THURSDAY, Nov. 22, 2007 (HealthDay News) -- The cranberry on your Thanksgiving dinner plate may be more than a pleasant condiment, it may be good medicine, too, scientists say.
Compounds in cranberries may be able to protect against E. coli bacteria, -- which cause a number of human health problems, including gastroenteritis, kidney infections and tooth decay -- say researchers at Worcester Polytechnic Institute in Massachusetts.
A team led by Terri Camesano, an associate professor of chemical engineering at the institute, has uncovered a number of biochemical and biophysical mechanisms that may explain some of the health benefits attributed to cranberries, including cranberry juice's ability to prevent urinary tract infections (UTIs).
For example, they've found that a group of tannins (called proanthocyanidins or PACs) found primarily in cranberries interact with bacteria at the molecular level and prevent E. coli from attaching to cells in the body (a first step in infections) in a number of ways.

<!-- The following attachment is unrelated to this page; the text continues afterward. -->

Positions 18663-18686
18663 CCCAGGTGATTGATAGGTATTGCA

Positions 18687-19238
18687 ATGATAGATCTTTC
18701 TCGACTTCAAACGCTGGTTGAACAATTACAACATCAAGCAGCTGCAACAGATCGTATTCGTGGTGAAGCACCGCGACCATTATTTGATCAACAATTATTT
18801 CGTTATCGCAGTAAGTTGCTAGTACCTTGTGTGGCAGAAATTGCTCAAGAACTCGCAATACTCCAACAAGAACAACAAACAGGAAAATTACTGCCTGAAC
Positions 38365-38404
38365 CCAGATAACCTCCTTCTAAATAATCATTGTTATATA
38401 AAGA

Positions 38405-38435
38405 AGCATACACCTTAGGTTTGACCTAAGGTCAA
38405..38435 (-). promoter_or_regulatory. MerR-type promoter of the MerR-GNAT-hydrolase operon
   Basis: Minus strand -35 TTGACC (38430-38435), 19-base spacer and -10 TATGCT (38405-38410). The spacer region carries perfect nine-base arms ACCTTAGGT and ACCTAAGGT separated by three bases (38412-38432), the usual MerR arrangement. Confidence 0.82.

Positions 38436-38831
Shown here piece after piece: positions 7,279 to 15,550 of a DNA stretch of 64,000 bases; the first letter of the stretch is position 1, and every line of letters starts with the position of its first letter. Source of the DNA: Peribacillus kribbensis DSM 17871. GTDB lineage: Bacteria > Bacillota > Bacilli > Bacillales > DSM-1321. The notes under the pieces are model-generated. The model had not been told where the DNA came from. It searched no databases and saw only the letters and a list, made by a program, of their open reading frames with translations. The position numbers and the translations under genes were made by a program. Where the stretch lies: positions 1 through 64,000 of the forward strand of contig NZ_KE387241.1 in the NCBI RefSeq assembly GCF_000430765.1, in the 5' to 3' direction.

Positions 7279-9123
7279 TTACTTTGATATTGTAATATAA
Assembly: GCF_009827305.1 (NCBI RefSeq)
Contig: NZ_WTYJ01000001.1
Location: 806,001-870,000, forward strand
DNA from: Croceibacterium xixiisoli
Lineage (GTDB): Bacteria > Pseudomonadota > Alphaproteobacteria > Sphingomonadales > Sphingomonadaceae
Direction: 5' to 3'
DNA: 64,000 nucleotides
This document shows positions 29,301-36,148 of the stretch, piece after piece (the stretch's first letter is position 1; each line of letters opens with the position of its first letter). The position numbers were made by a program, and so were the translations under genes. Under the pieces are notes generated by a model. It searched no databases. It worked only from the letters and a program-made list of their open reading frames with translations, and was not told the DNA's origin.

Among their findings:
- Chemical changes caused by cranberry juice create an energy barrier that prevents bacteria from getting close to the urinary tract lining.
- Cranberry juice causes compression of tiny tendrils on the surface of the type of E. coli that causes the most serious types of UTIs. Compression of these tendrils reduces the bacteria's ability to attach to the urinary tract lining.
- E. coli grown in cranberry juice or in PACs can't form biofilms, which contain high concentrations of bacteria and are required for infections to develop.
The research has been reported in a number of publications and presentations.
The U.S. National Center for Complementary and Alternative Medicine has more about cranberry.